I’ve said it before and I’ll say it again….THANK YOU to the wonderful folks at ICE for doing such a terrific job.
It’s not easy.
The worst of the worst part of The Swamp is the human traffickers, and President Trump has done more than anyone to crack down.
The effort continues, and today was another BIG win!
From the official ICE website:
U.S. Immigration and Customs Enforcement (ICE) arrested 39 fugitives – 30 males and nine females – sought for their roles in known or suspected human rights violations during a nationwide operation that took place from Aug. 27 to 29.
The ICE National Fugitive Operations Program in coordination with the ICE Human Rights Violators and War Crimes Center, and the ICE Office of the Principal Legal Advisor, worked with ICE’s Enforcement and Removal (ERO) Atlanta, Baltimore, Chicago, Dallas, Houston, Los Angeles, Miami, New Orleans, New York City, Newark, Salt Lake City, and San Francisco field offices to arrest these fugitives.
The foreign nationals arrested during this operation all have outstanding removal orders and are subject to repatriation to their countries of origin. Of the 39 known or suspected human rights violators arrested during Operation No Safe Haven V, 16 individuals are also criminal aliens in the U.S. with convictions for crimes including, but not limited to, domestic violence, driving under the influence of liquor, drug distribution, firearm possession, grand theft, reckless endangerment, robbery, fraud and theft. Their countries of origin include: El Salvador, Guatemala, China, Liberia, Cambodia, Chad, Chile, Colombia, the Ivory Coast, Ghana, Haiti, Honduras, Jamaica, Nicaragua, Sierra Leone, and Sudan. This operation more than doubled the number of known or suspected human rights violators arrested during the first nationwide No Safe Haven operation, which took place in September 2014.
“ICE will not allow war criminals and human rights abusers to use the U.S. as a safe haven,” said Acting Director Matthew Albence. “We will never stop looking for them and we will never cease seeking justice for the victims of their crimes.”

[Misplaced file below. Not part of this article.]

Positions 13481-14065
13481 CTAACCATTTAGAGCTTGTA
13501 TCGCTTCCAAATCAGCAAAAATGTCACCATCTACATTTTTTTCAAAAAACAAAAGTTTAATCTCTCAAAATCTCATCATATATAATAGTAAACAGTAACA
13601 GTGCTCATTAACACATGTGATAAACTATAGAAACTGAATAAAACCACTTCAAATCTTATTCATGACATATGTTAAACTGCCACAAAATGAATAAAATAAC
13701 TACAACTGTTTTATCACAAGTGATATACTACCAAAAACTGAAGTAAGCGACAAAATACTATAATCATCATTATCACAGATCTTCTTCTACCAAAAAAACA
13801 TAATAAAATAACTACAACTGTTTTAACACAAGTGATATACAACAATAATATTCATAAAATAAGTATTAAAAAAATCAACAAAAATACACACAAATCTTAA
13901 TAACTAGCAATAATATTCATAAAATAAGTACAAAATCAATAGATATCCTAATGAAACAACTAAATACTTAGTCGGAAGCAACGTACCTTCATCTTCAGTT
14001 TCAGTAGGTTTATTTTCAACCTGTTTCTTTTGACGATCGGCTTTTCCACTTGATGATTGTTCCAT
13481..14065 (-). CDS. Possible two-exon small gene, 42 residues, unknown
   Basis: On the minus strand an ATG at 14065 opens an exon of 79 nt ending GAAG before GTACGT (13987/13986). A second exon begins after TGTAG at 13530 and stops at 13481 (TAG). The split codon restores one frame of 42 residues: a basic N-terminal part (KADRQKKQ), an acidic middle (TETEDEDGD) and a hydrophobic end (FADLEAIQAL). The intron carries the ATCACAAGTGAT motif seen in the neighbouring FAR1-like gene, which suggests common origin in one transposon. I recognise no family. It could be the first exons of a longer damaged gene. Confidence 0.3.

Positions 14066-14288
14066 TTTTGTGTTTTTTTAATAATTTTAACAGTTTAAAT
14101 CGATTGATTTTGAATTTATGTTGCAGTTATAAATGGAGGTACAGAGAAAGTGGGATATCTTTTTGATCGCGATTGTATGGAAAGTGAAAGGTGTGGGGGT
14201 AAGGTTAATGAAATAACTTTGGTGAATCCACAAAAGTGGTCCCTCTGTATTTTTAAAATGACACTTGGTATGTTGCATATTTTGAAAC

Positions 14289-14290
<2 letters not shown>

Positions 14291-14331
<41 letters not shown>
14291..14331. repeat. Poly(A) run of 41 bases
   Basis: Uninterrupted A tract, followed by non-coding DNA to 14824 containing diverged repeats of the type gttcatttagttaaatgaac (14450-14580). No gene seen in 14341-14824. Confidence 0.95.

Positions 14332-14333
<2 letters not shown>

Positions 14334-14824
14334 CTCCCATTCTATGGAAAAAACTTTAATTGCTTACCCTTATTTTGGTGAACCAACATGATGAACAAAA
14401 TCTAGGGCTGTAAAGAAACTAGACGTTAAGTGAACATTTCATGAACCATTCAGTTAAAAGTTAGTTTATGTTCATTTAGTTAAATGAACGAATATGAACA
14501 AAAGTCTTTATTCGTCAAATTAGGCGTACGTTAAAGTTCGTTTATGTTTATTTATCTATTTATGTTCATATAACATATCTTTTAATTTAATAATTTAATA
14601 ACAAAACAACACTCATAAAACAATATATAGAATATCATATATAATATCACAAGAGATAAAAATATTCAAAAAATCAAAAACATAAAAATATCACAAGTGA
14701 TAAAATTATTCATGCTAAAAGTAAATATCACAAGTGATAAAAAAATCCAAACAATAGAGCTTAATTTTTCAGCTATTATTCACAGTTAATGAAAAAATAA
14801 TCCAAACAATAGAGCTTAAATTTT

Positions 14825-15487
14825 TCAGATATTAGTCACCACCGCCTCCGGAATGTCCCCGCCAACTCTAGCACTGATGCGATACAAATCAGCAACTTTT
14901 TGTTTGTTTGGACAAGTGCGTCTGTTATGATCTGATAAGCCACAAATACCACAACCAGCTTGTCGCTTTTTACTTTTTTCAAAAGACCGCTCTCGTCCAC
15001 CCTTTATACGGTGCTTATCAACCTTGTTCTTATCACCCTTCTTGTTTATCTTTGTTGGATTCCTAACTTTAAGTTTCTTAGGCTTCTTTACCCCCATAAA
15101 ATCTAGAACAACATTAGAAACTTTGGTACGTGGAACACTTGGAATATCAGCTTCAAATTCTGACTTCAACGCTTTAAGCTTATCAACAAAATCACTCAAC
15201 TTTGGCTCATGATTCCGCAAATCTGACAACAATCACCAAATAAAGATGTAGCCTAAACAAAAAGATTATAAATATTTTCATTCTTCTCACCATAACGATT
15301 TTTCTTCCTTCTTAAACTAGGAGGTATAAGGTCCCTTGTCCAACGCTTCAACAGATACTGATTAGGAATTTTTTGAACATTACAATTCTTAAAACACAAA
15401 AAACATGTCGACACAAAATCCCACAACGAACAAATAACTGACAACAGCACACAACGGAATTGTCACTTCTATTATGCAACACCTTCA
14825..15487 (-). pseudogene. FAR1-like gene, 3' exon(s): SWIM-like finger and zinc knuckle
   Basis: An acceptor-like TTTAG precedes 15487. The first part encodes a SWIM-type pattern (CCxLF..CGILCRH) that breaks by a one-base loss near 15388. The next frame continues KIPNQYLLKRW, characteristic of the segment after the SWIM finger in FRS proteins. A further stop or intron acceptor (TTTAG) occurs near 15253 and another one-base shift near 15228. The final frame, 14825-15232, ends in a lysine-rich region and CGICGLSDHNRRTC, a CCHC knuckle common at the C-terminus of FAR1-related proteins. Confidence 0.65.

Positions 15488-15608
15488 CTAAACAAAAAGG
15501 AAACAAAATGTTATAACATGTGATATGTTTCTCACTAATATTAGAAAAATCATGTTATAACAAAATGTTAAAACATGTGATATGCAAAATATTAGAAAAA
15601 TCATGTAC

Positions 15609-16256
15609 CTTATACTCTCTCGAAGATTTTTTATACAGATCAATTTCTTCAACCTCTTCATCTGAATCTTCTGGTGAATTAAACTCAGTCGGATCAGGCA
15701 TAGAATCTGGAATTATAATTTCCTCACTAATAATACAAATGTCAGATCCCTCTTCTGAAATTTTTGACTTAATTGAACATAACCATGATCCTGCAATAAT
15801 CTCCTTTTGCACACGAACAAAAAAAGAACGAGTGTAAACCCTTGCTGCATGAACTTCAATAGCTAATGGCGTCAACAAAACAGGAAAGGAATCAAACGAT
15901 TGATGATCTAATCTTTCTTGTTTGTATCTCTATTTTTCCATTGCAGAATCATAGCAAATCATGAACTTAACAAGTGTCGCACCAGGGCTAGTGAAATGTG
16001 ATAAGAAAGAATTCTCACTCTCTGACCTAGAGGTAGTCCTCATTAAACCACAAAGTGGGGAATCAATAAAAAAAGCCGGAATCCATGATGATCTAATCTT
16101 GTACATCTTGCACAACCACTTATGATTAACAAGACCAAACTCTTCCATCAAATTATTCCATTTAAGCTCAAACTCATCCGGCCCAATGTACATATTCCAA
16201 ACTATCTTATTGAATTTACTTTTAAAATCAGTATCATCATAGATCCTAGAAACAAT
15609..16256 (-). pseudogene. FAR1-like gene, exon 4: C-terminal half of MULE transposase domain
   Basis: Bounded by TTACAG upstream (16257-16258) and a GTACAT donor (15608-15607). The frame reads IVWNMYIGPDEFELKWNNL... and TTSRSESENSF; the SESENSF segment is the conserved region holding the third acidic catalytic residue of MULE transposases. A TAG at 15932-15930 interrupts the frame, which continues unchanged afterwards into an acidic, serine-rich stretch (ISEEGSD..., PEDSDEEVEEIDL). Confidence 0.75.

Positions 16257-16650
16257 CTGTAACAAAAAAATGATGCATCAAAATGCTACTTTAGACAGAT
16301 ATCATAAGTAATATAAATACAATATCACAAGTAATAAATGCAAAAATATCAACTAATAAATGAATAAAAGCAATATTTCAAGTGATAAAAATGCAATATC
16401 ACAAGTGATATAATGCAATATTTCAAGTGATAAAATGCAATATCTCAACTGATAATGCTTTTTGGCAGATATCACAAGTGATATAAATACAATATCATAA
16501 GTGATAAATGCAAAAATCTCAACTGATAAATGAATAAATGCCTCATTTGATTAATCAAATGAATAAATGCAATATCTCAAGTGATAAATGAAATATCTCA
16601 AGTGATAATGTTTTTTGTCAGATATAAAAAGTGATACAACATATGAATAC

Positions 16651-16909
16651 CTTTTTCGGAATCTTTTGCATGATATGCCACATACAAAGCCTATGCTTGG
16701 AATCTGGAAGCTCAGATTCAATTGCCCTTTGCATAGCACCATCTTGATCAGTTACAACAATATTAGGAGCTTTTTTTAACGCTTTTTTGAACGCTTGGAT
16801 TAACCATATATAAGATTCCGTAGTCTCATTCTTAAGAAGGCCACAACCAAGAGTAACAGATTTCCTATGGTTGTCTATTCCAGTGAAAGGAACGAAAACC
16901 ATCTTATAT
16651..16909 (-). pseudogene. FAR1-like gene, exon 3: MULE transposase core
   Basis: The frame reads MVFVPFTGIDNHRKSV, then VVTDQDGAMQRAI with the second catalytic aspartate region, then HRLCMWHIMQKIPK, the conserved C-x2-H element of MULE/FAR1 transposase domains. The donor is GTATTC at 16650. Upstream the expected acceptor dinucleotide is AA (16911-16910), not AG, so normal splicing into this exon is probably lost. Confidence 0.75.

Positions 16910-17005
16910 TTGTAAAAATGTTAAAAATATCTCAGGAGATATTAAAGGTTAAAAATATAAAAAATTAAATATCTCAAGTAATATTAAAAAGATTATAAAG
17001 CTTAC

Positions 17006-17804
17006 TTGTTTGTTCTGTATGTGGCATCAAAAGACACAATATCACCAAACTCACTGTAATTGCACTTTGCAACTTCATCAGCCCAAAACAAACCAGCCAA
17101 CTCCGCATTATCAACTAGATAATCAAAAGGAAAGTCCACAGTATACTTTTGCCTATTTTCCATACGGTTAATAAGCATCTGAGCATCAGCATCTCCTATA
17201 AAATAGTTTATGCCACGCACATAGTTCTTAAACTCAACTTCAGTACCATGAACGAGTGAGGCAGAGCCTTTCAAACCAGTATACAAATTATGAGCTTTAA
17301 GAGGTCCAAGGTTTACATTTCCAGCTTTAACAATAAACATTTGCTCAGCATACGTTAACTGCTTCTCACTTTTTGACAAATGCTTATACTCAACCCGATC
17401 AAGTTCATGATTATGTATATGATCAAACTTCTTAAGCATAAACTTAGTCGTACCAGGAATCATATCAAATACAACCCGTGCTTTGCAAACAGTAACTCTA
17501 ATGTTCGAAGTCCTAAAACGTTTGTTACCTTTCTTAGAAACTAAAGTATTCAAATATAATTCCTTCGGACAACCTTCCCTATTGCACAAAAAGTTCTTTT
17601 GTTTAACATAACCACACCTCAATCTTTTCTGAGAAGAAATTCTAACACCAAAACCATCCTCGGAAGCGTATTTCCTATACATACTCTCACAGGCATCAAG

Those arrested across the country included:
- Fourteen individuals from Central America implicated in numerous human rights violations against civilians, to include the capture, arrest and/or transport of civilians who were subsequently mistreated, and in some cases, beaten, electrocuted, and killed;
- Four known or suspected human rights violators from China, complicit in collaborating with the government to assist in forced abortions and sterilizations against victims;
- Four individuals from West Africa connected to a range of atrocities, including civilian massacres, mutilations, recruitment of child soldiers, extrajudicial killings, and other human rights violations.
- An individual from Europe implicated in human rights abuses against political opponents through work with a security agency.
ICE Case Files: How Operation No Safe Haven started
The first No Safe Haven operation took place in 2014, with the purpose of finding, arresting, prosecuting and removing human rights violators.
In September 2014, ICE arrested 19 fugitives for their roles in known or suspected human rights violations in multiple cities across the United States. The crimes perpetrated displayed a lack of regard for human life, including murder and war crimes.
Operation No Safe Haven was born.
Three components of ICE worked in tandem to make it happen: Enforcement and Removal Operations (ERO) National Fugitive Operations Program, the Office of the Principal Legal Advisor Human Rights Law Section and Homeland Security Investigations (HSI) Human Rights Violators and War Crimes Unit.
"ICE’s Human Rights Violators and War Crimes Center and the Office of the Principal Legal Advisor [...] decided to do a comprehensive operation, instead of working cases individually"
David Collado, the national program manager for the Transnational Law Enforcement Operations Unit in ERO, believes the first-of-its-kind operation for ICE provided a way for the agency to comprehensively target human rights violators.
“Initially, ICE’s Human Rights Violators and War Crimes Center and the Office of the Principal Legal Advisor were discussing a better way to target human rights violators illegally present in the United States,” said Collado. “They brought us in and decided to do a comprehensive operation, instead of working cases individually.”